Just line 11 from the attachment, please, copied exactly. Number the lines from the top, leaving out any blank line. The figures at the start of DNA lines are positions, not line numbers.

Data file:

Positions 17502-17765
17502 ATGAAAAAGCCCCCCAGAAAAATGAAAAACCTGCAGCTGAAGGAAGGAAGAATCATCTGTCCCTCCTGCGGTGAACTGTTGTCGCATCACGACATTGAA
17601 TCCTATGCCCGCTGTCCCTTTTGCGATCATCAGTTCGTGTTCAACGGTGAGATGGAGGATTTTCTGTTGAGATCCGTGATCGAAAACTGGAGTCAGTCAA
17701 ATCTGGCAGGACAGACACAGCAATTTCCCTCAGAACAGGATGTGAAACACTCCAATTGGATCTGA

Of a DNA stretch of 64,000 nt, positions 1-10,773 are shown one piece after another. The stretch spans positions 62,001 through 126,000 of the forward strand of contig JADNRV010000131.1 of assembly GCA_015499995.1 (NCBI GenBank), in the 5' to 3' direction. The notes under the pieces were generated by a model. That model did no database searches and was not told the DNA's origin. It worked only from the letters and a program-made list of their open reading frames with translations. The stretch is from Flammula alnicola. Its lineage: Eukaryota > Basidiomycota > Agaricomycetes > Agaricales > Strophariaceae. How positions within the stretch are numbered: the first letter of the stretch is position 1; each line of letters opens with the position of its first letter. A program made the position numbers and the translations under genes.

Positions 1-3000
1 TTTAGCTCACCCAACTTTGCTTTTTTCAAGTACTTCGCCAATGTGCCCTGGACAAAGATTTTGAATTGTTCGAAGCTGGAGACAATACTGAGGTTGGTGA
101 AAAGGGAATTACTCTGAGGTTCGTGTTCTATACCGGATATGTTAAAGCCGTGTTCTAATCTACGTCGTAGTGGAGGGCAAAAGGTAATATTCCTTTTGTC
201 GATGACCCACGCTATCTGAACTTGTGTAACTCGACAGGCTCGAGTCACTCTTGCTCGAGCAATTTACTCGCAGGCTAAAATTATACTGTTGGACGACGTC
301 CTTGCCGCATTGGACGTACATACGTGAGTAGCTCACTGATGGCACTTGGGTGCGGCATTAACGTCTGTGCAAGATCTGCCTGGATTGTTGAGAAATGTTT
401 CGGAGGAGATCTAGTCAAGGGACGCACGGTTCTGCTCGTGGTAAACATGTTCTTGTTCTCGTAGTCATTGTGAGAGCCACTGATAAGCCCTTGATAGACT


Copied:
401 CGGAGGAGATCTAGTCAAGGGACGCACGGTTCTGCTCGTGGTAAACATGTTCTTGTTCTCGTAGTCATTGTGAGAGCCACTGATAAGCCCTTGATAGACT